Book review: Eminent Hipsters

IT USED to be said of Roxy Music, gentlemen of taste and discernment, that rather than trash hotel rooms in the clichéd way, they would want to redecorate them. Donald Fagen’s memoir would seem to confirm that Steely Dan, Roxy’s equals as aesthetes in the 1970s and that bit more cynical, would go further and seek to have all the drab or over-fussy or pretentious stopovers shut down.

Pools with fake-rock surrounds filled with “a tepid solution of semen and swamp water”. Waiters who chirrup “Absolutely!” Pillows that smell of soy sauce. Masseuses like Rosa Klebb. Sirens lying in wait by those swampy pools to flutter and flatter you into ordering lunch. Cards left by beds displaying Aerosmith lyrics (“Not exactly Yeats or Auden”). These are a few of Don of the Dan’s least favourite on-the-road things, and in this all-too-slim volume he’s as sneering, gloomy and hilarious as we fans dared hope. “This room in the Hyatt is dang ugly, cowboy,” he writes from Tulsa. “Isn’t there some design rule that says the floral pattern on the wallpaper can’t be duplicated on the carpet? I feel like I’m inside one of Aunt Lottie’s doilies.”

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The largest part of the book is given over to a tour diary, not for the band or more accurately the visiting-professor double-act with Walter Becker for a run-through of Do It Again, Reelin’ In The Years, Rikki Don’t Lose That Number and the rest, but a megamix of grizzled groovers with a combined age of 195 – Michael McDonald, Boz Scaggs and Fagen. I could have taken all of Eminent Hipsters being about this, not least for those moments when our man observes how “sleek, tipsy Dallas babes” who you know would be “real goers” without husbands in tow shout out their love for Scaggs and McDonald, while our man gets “some poor dude yelling ‘DONNNALD!’ in a crazy, tortured voice”.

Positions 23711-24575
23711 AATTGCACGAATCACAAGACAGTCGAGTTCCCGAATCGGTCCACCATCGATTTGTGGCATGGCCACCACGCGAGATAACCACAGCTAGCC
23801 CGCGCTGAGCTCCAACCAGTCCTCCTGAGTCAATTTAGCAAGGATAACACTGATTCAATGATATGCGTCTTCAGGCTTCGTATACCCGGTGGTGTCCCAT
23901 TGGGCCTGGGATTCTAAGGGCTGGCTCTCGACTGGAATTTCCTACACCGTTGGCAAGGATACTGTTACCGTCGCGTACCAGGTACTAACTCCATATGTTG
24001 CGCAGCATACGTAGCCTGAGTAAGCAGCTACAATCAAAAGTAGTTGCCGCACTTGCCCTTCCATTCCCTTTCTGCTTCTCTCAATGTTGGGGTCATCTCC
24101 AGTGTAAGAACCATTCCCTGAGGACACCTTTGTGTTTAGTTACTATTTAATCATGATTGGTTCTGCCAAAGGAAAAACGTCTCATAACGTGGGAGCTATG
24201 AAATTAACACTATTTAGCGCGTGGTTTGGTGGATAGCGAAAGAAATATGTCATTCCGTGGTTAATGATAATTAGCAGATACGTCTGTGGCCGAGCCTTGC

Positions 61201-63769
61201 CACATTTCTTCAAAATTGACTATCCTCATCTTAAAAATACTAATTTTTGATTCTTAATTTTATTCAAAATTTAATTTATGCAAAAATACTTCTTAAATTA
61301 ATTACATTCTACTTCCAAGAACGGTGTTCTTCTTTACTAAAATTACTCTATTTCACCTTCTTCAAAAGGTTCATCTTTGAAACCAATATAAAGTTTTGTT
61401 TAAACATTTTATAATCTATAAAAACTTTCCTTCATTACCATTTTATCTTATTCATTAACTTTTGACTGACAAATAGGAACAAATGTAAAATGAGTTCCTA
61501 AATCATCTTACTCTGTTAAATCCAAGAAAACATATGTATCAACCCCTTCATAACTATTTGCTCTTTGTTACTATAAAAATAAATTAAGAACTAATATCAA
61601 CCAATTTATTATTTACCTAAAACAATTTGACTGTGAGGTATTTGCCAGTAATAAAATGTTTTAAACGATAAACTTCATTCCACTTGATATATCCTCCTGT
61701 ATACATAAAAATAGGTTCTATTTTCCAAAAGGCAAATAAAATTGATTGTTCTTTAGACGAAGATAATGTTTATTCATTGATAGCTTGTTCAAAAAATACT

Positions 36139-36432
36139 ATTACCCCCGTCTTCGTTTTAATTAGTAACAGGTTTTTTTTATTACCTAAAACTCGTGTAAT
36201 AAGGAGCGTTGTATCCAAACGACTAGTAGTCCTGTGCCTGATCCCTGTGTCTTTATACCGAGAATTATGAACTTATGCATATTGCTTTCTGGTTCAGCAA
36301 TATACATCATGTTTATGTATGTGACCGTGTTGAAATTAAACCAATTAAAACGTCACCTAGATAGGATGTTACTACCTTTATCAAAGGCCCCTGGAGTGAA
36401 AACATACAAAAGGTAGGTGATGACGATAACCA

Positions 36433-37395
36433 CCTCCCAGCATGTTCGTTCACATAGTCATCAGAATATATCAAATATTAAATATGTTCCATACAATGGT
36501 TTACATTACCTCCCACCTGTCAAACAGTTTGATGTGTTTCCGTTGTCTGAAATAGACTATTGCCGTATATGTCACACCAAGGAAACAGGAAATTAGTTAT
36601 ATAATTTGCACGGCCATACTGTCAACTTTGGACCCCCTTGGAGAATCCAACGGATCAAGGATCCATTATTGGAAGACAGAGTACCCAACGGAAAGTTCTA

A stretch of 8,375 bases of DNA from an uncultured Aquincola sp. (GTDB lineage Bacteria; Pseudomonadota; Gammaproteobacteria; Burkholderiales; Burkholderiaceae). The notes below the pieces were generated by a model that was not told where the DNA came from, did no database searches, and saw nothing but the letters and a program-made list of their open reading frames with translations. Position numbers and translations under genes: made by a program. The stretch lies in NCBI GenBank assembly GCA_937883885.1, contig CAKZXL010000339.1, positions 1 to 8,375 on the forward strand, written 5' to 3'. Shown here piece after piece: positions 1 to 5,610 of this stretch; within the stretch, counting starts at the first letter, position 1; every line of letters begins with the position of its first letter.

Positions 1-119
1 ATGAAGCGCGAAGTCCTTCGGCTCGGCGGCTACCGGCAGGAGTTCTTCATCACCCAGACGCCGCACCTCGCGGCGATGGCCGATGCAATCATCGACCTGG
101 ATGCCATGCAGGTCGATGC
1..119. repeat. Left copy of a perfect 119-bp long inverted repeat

The rest of the book rounds up some short essays on the cultural figures who made a big impression in Fagen’s formative years, including Ray Charles, assorted sci-fi writers, and all the cool cats he saw in New York’s jazz clubs when he was the youngest person in the audience. Equally I could have taken a whole book of this – a whole book, too, about his college days. The writing is sharp, wry and elegant, without a single wasted word: the Dan, doncha know, were never Aerosmith, On the subject of his combo, though, he teases and tantalises and there’s part of me which wishes this most unconventional of rock stars had published a conventional rock biog.

Among the namechecks for Mailer, Vidal and Nabokov, he mentions William Burroughs without mentioning it was the latter who gave Steely Dan their name. He mentions an old college pal called Lonnie and leaves you wondering if this is the same Lonnie in the Dan song The Boston Rag. And the first encounter with the “severe-looking, bespectacled” Becker is over in a page. Dang you, cowboy! n